Perhaps saying the American Dream is "over" is a bit extreme. But I think it may be time to discuss or reset how we pass the American Dream onto the next generation.
Many people have different definitions of the "American Dream" - some focus on wealth, some focus on fame, some focus on freedom. I suspect it is all relative to where someone comes from and what they yearn for... but to me I am going to focus on what I feel the American Dream represents - the entrepreneurial spirit. The dream of coming to America with nothing but the will to create something from nothing.
In today's society, I feel the dream is fading. When kids go to school, the inclination is to grow up to be doctors and lawyers... this is how we measure success in education. Nothing against these professions, but it seems like we place to much importance on income and perhaps social status - and less about what really matters - letting kids do what they love.
Being an entrerpreneur is not necessarily someone interested in starting their own business. An entrepreneur is someone who has passion about something, and doesn't just see how the world is, but how is should be. So that brings me to my point... why don't we teach kids how to be entrepreneurs?
We require students to study biology, physics, algebra and many other topics that I think many of us question the real relevance to being a well rounded person. I understand if someone wants to be a biologist, biology is important... but in general education - shouldn't we try to instill ideas that focus on self-improvement and showing the next generation how to take an idea, execute a plan and achieve?
We continually ask ourselves why our children drop out of school. Perhaps it is because they are bored. The curriculum we teach is outdated, and more relevant in the industrial age, and doesn't seem to translate well into what is happening outside the school.
We have kids that get C+ in math, but when they go home they spend 2 hours on a multi-player video game that requires intense memory and logic to play through complex and convoluted levels. It is clear to me, that it's not just because games are "fun", and math is not - its more than that... its because the game gives kids what that want - adventure and challenge. We consistently blame our children for their grades or performance, but we never think for one moment that perhaps we have failed our children.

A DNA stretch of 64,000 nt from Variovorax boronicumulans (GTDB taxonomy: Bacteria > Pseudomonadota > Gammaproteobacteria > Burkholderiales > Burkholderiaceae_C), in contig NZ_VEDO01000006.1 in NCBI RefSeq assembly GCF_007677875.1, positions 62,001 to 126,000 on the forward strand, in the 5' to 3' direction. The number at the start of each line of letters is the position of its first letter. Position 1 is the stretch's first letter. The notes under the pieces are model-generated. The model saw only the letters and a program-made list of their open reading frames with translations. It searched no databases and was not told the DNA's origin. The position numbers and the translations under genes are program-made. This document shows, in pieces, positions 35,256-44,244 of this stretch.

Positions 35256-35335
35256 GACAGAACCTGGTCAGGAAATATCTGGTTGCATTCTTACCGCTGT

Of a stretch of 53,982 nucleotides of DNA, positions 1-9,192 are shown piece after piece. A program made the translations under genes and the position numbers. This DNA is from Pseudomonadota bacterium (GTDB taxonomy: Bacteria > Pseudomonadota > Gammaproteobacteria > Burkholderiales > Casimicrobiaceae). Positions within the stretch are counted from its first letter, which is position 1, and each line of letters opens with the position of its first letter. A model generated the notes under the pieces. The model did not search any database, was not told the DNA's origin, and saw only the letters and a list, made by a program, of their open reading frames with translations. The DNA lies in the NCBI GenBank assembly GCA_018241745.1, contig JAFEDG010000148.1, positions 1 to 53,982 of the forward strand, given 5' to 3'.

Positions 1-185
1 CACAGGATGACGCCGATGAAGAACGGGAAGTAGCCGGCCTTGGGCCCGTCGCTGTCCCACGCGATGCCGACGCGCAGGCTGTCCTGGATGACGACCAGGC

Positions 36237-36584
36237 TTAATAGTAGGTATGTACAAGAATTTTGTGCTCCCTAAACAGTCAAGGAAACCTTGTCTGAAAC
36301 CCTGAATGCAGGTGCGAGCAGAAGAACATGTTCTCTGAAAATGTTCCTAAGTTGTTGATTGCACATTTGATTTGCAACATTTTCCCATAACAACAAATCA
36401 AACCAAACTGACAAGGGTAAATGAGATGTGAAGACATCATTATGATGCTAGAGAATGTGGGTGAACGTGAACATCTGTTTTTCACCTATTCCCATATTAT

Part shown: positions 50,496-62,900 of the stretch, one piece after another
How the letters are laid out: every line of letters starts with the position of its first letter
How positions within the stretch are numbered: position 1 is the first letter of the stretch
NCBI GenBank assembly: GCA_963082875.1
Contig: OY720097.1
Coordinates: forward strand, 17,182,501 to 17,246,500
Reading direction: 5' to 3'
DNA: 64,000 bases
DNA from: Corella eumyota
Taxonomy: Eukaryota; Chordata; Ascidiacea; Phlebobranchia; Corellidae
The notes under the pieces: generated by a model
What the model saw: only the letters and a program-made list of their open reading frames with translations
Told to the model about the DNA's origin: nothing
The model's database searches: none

I realize it may seem like am going off on a tangent... I will bring together my argument. We are not teaching the American Dream. In fact, I would say that most parents may discourage their children from folling their American Dream. What a better place to recapture the dream, then in school.
Over the next 20 years we are going to see the world economy turn upside down. We see all "industrial" jobs being automated or shipped overseas. We are seeing more innovation being supported and funded abroad because of the "lost" American Dream. We are seeing companies break into the Fortune 500 overnight, and creating the youngest and most dynamic class of millionairs and billionairs in world history. Yet, we still sit in denial. Instead of making major efforts in duplicating the successful ventures on the Internet, New Energy, Biotech and other innovative fields... we spend our time and money trying to bring the old economy back from dead.
My final points:
1. I would rather see my children learn about the basic of economics, business and practical experience in the work force, then learn biology and physics. Save the fringe sciences for kids who want to go into the field.
2. Transform education into a project-based curriculum. In is in our culture to want to create, build and finish. It is what America thrives on. We need to move away from the monotone of how we teach. Memorization does not correlate to success and intelligence. In today's world, I don't need my kids memorizing Abe Lincoln's speech... what I want is for them to know how to find it on the Internet, and write a short paragraph on how the speech was relevent and used to change America.
3. No more doctors and lawyers. Why is it, that "Pre-med" and "Pre-law" carry so much weight? When did the pinnacle of achievement in America get twisted? Nothing against these professions, but they are exactly that - professions. We need to teach our children to follow their passion. If their passion is law, then so be it.... but lets not build a path that is based on prejudice.
We need to revive the American Dream for the next generation. If we want America to compete in global marketplace, solve poverty, solve disease, solve our dependance on oil and find new ways to improve life for all human beings - we need to have a graduating class of entrepreneurs and not a class of employees.
This is the first post in a series "Why Entrepreneurs will save the World"